Very few games have a designed solution for keeping leveling dungeons accessible beyond the initial post-launch/post-expansion release period. Games with a heavy emphasis on pug grouping, like modern-day WoW, Neverwinter and FFXIV have partially solved the problem by incentivising players to rerun low level content or to play multiple alt characters. Sadly running dungeons at-level alongside veteran players on level-synced characters (or twinked alts) is rarely a fun experience in my humble opinion. It is difficult to learn boss mechanics or the layout of a dungeon if you’re constantly running to keep up with others or where the poorly implemented level-sync completely trivialises the content.
Despite the tone of this post I have looked for and found good dungeon-running experiences in several games. I really enjoyed a summer of dungeon-running in Neverwinter a few years back. When I return to WoW, sessions are still dungeon-heavy and great fun for that. But in the other games that I play, or try to commit to more deeply, the lack of leveling-dungeon running groups and culture is often an issue.
So in the end, are group finders the only solution to this genre-wide problem? Equally can guilds actually provide a good experience for newer players wanting to see this content and learn their class?
I wish more MMOs designed for opportunities for forming a stable group of friends (or at least keep putting similar players around you so that the names become recognizable and might conceivably become friendships.)
I find that being able to go through dungeons slowly and learn mechanics at a pace I’m comfortable with, only comes with a patient group of friends willing to put up with my initial slow start, either because it’s hoped that future runs will become a smoothly oiled machine of incredible speed, or it’s a one-off done for me expressedly because folks are nice.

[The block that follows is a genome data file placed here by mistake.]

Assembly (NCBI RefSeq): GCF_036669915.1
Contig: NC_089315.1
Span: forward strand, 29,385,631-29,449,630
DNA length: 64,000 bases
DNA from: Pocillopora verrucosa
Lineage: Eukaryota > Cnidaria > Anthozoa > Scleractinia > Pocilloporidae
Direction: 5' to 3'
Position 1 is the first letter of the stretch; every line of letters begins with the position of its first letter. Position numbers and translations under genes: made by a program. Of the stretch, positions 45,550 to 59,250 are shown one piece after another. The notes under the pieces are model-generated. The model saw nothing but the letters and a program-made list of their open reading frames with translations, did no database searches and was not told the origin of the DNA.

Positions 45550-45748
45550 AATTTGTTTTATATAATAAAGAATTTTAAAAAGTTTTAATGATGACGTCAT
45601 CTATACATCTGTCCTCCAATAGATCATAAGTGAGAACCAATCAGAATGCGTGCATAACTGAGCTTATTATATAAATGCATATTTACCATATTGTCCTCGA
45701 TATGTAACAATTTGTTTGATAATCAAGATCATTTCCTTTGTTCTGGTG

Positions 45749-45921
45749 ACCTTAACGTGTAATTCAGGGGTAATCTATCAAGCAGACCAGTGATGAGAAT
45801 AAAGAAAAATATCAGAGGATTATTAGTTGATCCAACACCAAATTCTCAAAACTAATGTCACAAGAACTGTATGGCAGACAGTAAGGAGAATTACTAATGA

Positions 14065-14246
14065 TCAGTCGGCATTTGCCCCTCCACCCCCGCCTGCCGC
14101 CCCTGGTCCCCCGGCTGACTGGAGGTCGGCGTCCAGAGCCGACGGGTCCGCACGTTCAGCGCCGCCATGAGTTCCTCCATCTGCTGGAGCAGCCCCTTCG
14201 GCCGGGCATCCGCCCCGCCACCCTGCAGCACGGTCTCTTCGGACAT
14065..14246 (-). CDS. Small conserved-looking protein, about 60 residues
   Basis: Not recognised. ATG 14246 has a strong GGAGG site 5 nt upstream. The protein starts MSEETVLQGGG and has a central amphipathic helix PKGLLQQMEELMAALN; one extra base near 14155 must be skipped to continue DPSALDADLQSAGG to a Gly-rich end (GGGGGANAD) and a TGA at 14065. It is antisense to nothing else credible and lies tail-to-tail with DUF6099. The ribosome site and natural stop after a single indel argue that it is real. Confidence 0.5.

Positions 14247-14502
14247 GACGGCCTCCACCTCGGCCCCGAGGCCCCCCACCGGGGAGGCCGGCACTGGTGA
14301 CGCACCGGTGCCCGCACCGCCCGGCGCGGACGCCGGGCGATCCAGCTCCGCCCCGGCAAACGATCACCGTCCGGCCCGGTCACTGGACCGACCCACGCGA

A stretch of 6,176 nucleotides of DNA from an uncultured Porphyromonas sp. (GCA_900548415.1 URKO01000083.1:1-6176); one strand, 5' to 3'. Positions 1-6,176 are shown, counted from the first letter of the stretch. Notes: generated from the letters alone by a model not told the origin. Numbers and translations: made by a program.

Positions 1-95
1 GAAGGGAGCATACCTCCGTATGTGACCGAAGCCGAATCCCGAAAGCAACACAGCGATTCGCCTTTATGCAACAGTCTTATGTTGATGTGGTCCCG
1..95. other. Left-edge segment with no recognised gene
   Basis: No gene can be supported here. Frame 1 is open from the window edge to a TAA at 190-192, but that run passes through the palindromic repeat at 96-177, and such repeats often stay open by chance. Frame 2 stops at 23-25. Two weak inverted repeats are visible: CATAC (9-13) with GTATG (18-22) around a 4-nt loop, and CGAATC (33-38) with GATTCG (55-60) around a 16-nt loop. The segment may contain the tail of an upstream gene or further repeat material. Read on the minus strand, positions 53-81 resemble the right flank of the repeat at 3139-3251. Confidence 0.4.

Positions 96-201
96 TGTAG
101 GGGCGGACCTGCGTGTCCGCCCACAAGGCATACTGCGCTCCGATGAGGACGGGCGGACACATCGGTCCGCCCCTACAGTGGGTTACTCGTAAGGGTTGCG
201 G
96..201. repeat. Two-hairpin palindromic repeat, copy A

Unfortunately, I don’t have that stable group of friends out-of-game to drag along to every game I play (and the concept sounds terrifyingly exhausting for an introvert anyway) and each game becomes a lottery of “I wonder if I can make any connections in this game.”
Generally, the answer is no, and then one ends up soloing and dealing with the vagaries of pugs who expect you to have done homework by watching videos first (a concept that is so not-in-my-generation and quite alien to my nature – I read textbooks to learn, not watch videos; and why do I have to watch someone play the game in order for me to learn how to play?)
Reblogged this on DDOCentral.
The solution is that servers should be tiered. A leveling player should be on a leveling server with other leveling players, forming leveling guilds. Then – when he reaches the top level – he transfers to the “gear up server” and play with other newly top level players. In the meantime a new player or alt joins the leveling guild, so its playerbase would constantly change, but it would still provide some stability and culture.
An interesting idea, I believe Aion introduced something like this – accelerated XP, PVE servers for fast leveling of new characters. But I never tried them as it seemed pointless to level a character in a game so focused on PVP when I have zero interest in that.